Originally Published: December 19, 2016
Updated: August 22, 2018

11 Responses to #AskTamara: What do you use to test for lead? Can I do this myself at home? How much does it cost?

  1. Maggie March 22, 2018 at 9:44 am #


    Is it still possible to have a box of items tested for a fee the next time you rent the XRF?


  2. Annie August 20, 2018 at 3:36 pm #

    Hi Tamara! Thank you so much for your advocacy and resources. My husabnd and I have a young baby and we also are planning to do some much needed repairs to our house. The outside trim around our front door is cracking and chipping. It’s white. When we used one of the 3M swabs, the paint itself turns a very light pink, but the swab stays yellow. But, when we hired an xrf professional, it came back negative for lead-at a level of zero. Have you ever had a similar experience? I’m nervous to scrape and sand it but don’t know how else to repair it. A response/advise would be much appreciated!

    • Tamara August 20, 2018 at 6:32 pm #

      If there is any pink there is lead and the inspector didn’t catch it because they are using an instrument with margin of error or detection threshold that is too high. Please read this post – it answers some questions: https://tamararubin.com/2016/02/tomorrow/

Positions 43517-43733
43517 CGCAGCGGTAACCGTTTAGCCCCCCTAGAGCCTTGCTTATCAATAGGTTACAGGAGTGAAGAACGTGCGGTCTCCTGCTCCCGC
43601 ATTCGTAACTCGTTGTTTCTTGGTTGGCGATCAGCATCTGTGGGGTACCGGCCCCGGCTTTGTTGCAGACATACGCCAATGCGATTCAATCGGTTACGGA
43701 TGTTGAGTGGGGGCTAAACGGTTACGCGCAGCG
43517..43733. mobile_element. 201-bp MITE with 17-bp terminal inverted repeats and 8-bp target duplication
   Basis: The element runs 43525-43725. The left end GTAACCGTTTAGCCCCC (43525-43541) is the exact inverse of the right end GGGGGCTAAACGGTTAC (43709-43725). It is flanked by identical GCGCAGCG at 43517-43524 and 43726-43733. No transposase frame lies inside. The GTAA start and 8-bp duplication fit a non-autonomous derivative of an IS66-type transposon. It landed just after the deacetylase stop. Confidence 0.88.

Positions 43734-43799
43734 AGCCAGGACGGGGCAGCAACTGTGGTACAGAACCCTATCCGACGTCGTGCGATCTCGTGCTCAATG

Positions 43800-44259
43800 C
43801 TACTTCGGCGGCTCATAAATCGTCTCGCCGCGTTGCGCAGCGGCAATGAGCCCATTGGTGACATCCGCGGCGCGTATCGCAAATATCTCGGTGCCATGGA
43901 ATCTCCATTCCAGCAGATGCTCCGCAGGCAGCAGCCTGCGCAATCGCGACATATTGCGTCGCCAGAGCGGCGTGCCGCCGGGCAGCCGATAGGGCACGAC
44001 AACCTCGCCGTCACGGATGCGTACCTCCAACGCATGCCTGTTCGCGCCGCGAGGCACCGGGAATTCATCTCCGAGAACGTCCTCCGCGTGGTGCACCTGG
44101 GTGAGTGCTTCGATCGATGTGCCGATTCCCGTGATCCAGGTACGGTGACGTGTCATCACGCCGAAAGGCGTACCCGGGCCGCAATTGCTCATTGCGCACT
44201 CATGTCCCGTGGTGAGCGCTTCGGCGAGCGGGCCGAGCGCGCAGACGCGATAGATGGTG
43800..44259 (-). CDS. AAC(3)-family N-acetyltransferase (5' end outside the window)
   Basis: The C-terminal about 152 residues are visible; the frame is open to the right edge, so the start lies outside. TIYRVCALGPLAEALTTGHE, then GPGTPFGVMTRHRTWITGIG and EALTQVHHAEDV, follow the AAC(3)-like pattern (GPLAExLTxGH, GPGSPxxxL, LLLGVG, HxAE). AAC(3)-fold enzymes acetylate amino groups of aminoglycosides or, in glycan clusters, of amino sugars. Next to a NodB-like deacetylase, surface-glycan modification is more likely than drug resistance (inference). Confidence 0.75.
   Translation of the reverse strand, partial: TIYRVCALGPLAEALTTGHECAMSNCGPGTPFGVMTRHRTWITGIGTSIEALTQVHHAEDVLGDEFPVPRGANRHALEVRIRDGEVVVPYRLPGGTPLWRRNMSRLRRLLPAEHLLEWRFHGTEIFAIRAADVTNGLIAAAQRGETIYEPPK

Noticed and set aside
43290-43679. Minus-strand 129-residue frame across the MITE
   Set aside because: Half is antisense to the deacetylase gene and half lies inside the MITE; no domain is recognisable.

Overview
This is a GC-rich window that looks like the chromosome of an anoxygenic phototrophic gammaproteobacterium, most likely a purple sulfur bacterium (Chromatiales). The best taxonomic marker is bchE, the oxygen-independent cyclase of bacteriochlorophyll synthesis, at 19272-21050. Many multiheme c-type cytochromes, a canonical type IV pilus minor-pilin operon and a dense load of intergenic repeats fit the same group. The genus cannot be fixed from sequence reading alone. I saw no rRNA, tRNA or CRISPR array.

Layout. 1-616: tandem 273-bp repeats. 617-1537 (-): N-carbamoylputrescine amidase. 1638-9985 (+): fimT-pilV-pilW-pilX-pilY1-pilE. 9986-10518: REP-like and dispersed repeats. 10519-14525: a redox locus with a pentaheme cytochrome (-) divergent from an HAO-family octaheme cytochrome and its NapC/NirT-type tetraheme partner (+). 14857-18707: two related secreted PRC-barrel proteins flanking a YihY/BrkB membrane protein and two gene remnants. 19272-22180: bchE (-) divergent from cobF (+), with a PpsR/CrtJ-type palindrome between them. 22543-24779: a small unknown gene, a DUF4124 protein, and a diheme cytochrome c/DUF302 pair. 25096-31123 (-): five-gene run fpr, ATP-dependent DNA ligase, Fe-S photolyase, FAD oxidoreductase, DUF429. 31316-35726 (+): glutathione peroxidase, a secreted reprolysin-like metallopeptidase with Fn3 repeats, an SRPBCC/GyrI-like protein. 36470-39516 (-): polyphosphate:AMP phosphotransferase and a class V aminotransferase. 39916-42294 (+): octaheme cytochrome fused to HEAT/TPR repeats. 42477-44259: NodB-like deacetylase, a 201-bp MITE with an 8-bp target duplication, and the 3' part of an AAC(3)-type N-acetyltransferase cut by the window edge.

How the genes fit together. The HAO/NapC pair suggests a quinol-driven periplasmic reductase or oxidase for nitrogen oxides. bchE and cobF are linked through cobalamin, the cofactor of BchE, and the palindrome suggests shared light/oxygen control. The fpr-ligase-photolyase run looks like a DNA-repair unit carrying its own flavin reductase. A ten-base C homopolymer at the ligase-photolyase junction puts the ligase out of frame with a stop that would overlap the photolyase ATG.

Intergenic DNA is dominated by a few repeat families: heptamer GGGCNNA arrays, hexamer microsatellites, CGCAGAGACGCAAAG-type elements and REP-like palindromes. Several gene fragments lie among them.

3. Maureen November 19, 2018 at 7:28 pm #

    Is there a safe way to dispose of leaded china?

  4. Dina November 26, 2018 at 4:21 pm #

    Where can a consumer have their products tested locally using XRF testing. Is it accessible to the public or only those with ties to labs and such?

  5. Kimberly Berghauer April 15, 2019 at 8:16 am #

    Hello Tamara,
    I am wondering what you think? I was thinking of trying to test some make up to see if it lead free. Do you think if I put some liquid foundation on a lead free surface, let it dry and rubbed it with a 3M swab and waited for the results. Do you think this would give an accurate read? Also, if I did this with press powder plus mascara? As always I truly appreciate your help and knowledge. I look forward to hearing your thoughts 🙂